The variety in tea is much like the variety in ice-cream. It's nice to talk about other flavors, but most people enjoy and buy a single flavor. For ice-cream, the best seller is vanilla by a mile. For iced tea, only one kind will do--broken orange pekoe.

Orange pekoe comes in many gradients of quality. Most tea lovers like the loose leaf variety. Unfortunately, loose leaf ice tea is really not worth the trouble. the ice in the iced tea deadens the tongue to taste a bit, so the traditionally weaker taste you get with loose leaf tea actually takes away from the full flavor you want in that golden brown liquid. So, you want the low-quality broken orange pekoe tea.

In my experience, the more expensive the tea bag, the more floral the taste of the orange pekoe tea. So, go for my favorite ice tea brand, Lipton. Follow the directons, but understand that starting with cold tap water instead of hot water does make a taste difference.

If you're like me and need a little sweetness in the brew, but not the aching toothe sweetness in a Southern sweet tea, add the sugar into the mix immediately after brewing. If you're at a restaurant and order tea, I find the sugar substitute in the pink envelope dissolves better into the tea. i use only a quarter bag to half a bag per glass of iced tea. If you're at home making this stuff, the key is to NOT put ice in the tea. Rather, pour the tea over ice that is already sitting in a glass. Better yet, refrigerate the tea before pouring it over ice.


Brew the Lipton iced tea according to the directions using only cold tap water. I find that in Houston, using bottled water doesn't make the tea taste any different. I also usually use a bit less water and brew for a bit longer than the directions call for since I like my iced tea with a slight bitter edge.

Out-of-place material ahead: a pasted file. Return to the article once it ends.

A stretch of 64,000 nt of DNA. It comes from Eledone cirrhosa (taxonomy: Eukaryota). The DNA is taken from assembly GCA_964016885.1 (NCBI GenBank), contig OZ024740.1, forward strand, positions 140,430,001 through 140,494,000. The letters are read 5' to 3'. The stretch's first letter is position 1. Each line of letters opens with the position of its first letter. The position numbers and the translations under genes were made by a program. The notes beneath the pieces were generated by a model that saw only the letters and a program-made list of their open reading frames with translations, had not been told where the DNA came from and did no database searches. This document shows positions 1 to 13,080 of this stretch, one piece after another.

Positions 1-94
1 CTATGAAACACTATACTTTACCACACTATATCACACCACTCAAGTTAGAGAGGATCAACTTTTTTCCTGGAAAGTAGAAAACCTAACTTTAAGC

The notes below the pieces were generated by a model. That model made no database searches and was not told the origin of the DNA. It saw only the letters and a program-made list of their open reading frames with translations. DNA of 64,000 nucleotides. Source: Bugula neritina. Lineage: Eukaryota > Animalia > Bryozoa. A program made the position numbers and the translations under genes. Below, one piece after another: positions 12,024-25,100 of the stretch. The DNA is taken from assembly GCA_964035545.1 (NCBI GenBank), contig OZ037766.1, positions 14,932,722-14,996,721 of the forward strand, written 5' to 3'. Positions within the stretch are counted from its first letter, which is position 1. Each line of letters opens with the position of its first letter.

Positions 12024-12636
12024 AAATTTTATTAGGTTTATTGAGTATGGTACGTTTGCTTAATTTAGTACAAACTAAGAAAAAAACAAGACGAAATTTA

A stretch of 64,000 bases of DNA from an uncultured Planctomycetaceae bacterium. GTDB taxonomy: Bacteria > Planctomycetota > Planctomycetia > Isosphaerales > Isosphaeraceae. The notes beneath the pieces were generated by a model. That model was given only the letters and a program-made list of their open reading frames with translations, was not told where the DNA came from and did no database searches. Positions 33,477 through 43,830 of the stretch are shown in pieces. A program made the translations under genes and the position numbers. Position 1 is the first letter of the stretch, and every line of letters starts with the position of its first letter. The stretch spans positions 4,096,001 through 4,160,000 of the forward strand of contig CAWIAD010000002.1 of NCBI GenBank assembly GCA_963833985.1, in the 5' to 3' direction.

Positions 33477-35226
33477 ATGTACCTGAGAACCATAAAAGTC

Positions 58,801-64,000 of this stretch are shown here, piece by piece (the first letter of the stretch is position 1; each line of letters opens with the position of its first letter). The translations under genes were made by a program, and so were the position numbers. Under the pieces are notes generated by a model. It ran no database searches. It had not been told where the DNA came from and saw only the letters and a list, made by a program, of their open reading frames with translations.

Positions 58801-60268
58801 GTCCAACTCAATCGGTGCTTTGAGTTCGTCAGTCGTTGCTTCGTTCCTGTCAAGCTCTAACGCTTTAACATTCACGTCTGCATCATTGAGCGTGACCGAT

After brewing the tea, remove the bags and add half as much sugar as you think you like in the tea. Refrigerate for at least 2 hours before pouring over ice. Crushed ice is best, but lacking crushed ice, you might want to take a clean hammer to refrigerator ice--the angular ice make a nice texture on your lips as you drink the tea.

If you must have additional sugar, make simple syrup (2 parts water to 1 part sugar). If you must add lemon or lime, try mint instead. If you muddle the mint you'll get a wonderful smell to accompany the taste.

Friday, October 07, 2005


2055 Westheimer

It's been a long time since I've written. The storm interrupted the already fragile habit. So, to begin the habit anew, let's talk about one of my favorite Houston restaurants... Churrasco's. This Houston institution is run by foode philanthropist Michael Cordua.

Churrasco's serves South American food and specializes in a charcoal grilled tenderloin slathered with a chimichurri sauce. It's expensive ($25-$45) and outrageously good. The meat is tender and moist and full of flavor. But just because they serve a mean tenderloin doesn't mean they skimp on the seafood. In fact, I come here for the seafood.

I got the Opereta ($24) a few days ago. It comes with crab claws, two kinds of fish, scallops and grilled shrimp. All of this food is perfectly cooked and comes with grilled vegetable. The renovation at the Churrasco's means that this Houston institution has high style, patio dining and private rooms for large crowds. I don't ever mind waiting an hour for a table here--especially with a nice cocktail.

End your meal here with their world-famous tres leches. You can't be disappointed.